FirstNet Denies FoIA Requests for Information on AT&T Contract, Opt-In Notifications

The First Responder Network Authority (FirstNet) has denied a Freedom of Information Act request for information on the 25-year contract it has signed with AT&T, Inc., to deploy and maintain a nationwide public safety broadband network, as well as requests for other records, including opt-in notifications from states.

A letter yesterday from FirstNet Senior Counsel Natasha Robinson Coates noted that under section 6206(d)(2) of the Middle Class Tax Relief and Job Creation Act of 2012, which established FirstNet, FirstNet is exempt from FoIA requirements. “Accordingly, we do not undertake a search of our files for requested records or furnish such records to requestors,” she said. “Further, the requested information constitutes internal (non-public) agency records that FirstNet has determined not to make publicly available at this time,” she added. “Therefore, this letter closes your pending request before FirstNet.”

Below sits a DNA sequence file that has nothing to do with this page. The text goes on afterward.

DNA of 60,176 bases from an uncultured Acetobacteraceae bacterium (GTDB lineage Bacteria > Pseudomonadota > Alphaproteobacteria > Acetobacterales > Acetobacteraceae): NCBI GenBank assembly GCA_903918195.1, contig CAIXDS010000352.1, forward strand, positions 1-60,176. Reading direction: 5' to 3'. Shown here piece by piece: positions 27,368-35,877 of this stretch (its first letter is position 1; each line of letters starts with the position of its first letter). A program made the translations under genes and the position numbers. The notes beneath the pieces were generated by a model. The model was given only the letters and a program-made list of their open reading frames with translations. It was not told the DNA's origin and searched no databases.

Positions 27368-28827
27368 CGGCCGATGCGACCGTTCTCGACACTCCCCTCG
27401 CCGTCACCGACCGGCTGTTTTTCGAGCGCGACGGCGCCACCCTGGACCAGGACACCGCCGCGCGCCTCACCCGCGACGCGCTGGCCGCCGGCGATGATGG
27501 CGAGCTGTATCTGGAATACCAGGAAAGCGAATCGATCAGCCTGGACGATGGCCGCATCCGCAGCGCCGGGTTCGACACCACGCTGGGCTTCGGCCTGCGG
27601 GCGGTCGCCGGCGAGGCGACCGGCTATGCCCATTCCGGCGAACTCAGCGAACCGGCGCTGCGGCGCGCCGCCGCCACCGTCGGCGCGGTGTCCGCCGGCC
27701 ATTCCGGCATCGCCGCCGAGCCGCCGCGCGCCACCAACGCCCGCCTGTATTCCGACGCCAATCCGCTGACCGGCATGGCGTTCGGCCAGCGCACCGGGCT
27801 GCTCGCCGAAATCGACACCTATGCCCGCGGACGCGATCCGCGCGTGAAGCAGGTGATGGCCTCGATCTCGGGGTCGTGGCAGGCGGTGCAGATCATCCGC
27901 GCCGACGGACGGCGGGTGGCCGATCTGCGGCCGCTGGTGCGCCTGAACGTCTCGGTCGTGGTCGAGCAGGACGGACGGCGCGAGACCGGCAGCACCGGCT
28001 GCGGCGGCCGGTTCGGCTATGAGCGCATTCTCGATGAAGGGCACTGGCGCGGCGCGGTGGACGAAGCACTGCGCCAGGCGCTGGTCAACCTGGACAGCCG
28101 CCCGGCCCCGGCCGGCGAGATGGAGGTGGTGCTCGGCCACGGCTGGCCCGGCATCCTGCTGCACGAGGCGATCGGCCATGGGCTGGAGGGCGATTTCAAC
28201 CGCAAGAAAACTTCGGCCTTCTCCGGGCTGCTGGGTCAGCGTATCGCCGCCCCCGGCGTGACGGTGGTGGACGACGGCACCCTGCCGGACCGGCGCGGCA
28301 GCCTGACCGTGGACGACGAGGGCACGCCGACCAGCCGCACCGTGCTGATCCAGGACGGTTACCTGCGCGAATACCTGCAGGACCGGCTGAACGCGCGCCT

The letter rejected four separate FoIA requests submitted to FirstNet, the Commerce Department, and the National Telecommunications and Information Administration.

The requests had sought (1) “all user comments submitted to [FirstNet’s state plans]portal”; (2) “all communications from any state government officials to the First Responder Network Authority (‘FirstNet’) which the agency considers to be agreements (or proposed agreements) to ‘opt-in’ to the FirstNet system”; (3) “all Privacy Impact Assessments (‘PLAs’) created for systems affiliated with the First Responder Network Authority (‘FirstNet’)”; and (4) “all contracts, agreements, memoranda of understanding, etc. with AT&T pertaining to the First Responder Network Authority (‘FirstNet’).” Continue reading